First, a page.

Queens Assemblywoman hosts town hall addressing public safety concerns and rise in criminal activity in district

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Photo courtesy of Rajkumar’s office

Queens community leaders and residents were tuned in on Monday, March 15 for Assemblywoman Jenifer Rajkumar’s virtual town hall with commanding officers from three police precincts to address the alarming spike of criminal activity and quality-of-life issues in their neighborhoods.

Rajkumar represents the 38th Assembly District which includes the neighborhoods of Woodhaven, Ridgewood, Richmond Hill, Ozone Park and Glendale. According to the Assemblywoman, the number one concern in the district is public safety, as she referenced two recent shootings that claimed the lives of two young people in Woodhaven, and three attempted sexual assaults that occurred at Forest Park and at nearby subway stations.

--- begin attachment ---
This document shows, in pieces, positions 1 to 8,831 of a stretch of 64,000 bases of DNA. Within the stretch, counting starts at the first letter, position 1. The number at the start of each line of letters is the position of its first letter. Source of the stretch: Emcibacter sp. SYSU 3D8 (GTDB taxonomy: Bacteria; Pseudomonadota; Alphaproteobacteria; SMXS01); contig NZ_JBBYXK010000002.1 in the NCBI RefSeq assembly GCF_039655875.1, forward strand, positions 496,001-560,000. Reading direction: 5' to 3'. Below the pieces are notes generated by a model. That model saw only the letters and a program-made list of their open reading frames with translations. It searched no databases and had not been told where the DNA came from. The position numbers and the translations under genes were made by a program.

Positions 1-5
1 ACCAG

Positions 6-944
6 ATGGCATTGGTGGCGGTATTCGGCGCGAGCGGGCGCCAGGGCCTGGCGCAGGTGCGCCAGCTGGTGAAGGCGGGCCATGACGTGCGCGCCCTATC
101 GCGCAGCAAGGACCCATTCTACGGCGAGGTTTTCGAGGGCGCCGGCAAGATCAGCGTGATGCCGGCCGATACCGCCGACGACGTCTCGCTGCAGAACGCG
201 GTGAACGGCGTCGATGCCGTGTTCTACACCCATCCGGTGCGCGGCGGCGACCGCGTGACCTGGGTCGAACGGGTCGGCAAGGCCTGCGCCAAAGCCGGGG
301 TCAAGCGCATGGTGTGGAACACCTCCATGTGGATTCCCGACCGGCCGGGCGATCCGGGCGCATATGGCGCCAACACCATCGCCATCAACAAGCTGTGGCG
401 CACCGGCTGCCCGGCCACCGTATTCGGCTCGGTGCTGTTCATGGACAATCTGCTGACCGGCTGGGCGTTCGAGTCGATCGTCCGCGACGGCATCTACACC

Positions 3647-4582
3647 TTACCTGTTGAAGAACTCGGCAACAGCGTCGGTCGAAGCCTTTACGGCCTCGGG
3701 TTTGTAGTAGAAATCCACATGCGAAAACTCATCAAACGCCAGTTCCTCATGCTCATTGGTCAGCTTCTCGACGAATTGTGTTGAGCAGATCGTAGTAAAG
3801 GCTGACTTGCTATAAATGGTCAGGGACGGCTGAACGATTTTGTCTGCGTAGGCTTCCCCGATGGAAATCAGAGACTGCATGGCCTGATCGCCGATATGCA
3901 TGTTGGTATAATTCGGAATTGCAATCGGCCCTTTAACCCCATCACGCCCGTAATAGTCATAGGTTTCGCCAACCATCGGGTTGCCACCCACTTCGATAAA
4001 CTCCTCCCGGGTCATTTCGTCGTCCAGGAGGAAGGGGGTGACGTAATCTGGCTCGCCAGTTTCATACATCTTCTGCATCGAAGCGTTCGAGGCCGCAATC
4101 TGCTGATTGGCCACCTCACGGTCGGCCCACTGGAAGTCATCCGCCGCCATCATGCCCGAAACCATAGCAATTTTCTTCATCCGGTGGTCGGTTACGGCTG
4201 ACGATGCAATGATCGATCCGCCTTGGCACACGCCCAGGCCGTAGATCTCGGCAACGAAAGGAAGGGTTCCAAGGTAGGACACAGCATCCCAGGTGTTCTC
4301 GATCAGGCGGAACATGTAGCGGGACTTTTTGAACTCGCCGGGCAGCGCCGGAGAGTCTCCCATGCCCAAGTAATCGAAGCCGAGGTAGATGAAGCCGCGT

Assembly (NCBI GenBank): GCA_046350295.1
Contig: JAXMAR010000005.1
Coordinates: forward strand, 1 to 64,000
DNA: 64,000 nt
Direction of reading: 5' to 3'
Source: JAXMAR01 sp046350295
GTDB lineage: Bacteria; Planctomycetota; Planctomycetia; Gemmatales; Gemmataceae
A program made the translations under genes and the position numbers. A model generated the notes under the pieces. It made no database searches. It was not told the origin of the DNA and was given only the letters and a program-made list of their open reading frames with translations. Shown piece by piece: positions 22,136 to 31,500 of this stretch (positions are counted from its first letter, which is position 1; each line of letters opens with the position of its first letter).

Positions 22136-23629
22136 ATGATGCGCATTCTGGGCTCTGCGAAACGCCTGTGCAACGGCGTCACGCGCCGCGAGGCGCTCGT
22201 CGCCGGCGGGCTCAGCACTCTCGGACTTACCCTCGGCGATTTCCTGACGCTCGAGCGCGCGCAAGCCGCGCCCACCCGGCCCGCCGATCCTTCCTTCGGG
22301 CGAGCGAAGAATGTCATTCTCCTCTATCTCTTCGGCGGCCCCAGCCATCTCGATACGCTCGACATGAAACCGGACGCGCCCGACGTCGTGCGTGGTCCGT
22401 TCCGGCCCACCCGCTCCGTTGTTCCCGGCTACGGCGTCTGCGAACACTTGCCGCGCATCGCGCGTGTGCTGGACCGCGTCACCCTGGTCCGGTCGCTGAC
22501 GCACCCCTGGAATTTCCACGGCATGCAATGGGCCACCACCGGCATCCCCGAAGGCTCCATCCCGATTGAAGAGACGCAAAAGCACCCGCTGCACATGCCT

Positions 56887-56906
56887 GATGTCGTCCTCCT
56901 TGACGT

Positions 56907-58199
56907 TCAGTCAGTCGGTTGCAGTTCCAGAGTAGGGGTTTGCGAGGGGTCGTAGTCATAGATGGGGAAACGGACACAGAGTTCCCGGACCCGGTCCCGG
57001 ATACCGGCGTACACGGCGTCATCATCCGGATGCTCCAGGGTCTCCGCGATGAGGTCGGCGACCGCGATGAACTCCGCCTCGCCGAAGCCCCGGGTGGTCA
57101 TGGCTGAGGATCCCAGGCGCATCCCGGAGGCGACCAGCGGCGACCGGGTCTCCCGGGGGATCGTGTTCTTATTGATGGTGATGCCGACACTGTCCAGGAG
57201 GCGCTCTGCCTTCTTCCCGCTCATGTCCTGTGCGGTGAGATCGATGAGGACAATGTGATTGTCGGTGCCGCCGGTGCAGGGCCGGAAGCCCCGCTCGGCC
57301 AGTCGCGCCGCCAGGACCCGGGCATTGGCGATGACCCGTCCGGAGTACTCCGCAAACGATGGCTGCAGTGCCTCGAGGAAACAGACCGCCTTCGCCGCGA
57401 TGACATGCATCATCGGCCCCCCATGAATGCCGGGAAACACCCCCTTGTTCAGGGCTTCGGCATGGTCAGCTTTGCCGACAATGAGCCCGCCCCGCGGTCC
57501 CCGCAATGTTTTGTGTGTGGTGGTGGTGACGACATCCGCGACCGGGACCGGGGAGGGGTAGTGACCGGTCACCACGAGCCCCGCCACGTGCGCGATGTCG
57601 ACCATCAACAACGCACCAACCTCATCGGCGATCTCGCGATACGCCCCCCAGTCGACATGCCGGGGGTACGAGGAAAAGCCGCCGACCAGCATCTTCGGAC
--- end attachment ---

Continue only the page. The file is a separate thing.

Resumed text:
“Is it a question of more cameras at subway stations? Lights in Forest Park and increased patrol presence? Is it an increase in mental health services, more after school programs to keep our children busy?” said Rajkumar. “I am hopeful, because all around our district, well intentioned heartfelt residents want to help in the effort to keep us safe and to find a better way forward.” 

While the town hall was meant to address criminal activity in the district, residents expressed their concerns over matters relating to quality-of-life issues such as speeding cars, loud music, and homelessness. 

NYPD Commanding Officers Captain Louron Hall of the 104th Precinct, Captain Antonio Fidacaro of the 102nd Precinct, and Captain John Costello of the 106th Precinct informed residents about the biggest and frequent issues their precinct faces. 

According to Hall, the 104th precinct’s most pressing issue is quality-of-life concerns, receiving a high volume of 311 complaints averaging 2,400 calls per month.